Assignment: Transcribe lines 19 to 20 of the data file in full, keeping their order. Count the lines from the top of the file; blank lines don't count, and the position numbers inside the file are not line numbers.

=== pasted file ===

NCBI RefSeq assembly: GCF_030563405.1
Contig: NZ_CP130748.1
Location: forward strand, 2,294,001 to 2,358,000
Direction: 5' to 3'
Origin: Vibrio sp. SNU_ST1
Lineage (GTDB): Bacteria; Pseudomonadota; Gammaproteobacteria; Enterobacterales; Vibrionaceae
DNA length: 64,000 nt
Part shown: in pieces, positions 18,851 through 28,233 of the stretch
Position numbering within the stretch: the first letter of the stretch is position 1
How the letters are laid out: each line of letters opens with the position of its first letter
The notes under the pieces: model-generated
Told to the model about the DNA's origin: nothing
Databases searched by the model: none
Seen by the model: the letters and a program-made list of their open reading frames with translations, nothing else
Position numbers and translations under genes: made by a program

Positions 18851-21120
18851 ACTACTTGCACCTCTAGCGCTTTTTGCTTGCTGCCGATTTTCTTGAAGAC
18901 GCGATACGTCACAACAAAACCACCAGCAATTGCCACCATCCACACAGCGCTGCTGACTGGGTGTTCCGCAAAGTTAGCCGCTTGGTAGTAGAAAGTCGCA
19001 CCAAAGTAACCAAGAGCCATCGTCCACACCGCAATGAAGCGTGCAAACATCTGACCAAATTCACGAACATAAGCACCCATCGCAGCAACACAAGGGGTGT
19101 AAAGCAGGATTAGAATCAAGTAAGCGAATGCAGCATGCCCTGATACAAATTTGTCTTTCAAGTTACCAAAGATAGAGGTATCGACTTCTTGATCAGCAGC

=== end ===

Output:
19001 CCAAAGTAACCAAGAGCCATCGTCCACACCGCAATGAAGCGTGCAAACATCTGACCAAATTCACGAACATAAGCACCCATCGCAGCAACACAAGGGGTGT
19101 AAAGCAGGATTAGAATCAAGTAAGCGAATGCAGCATGCCCTGATACAAATTTGTCTTTCAAGTTACCAAAGATAGAGGTATCGACTTCTTGATCAGCAGC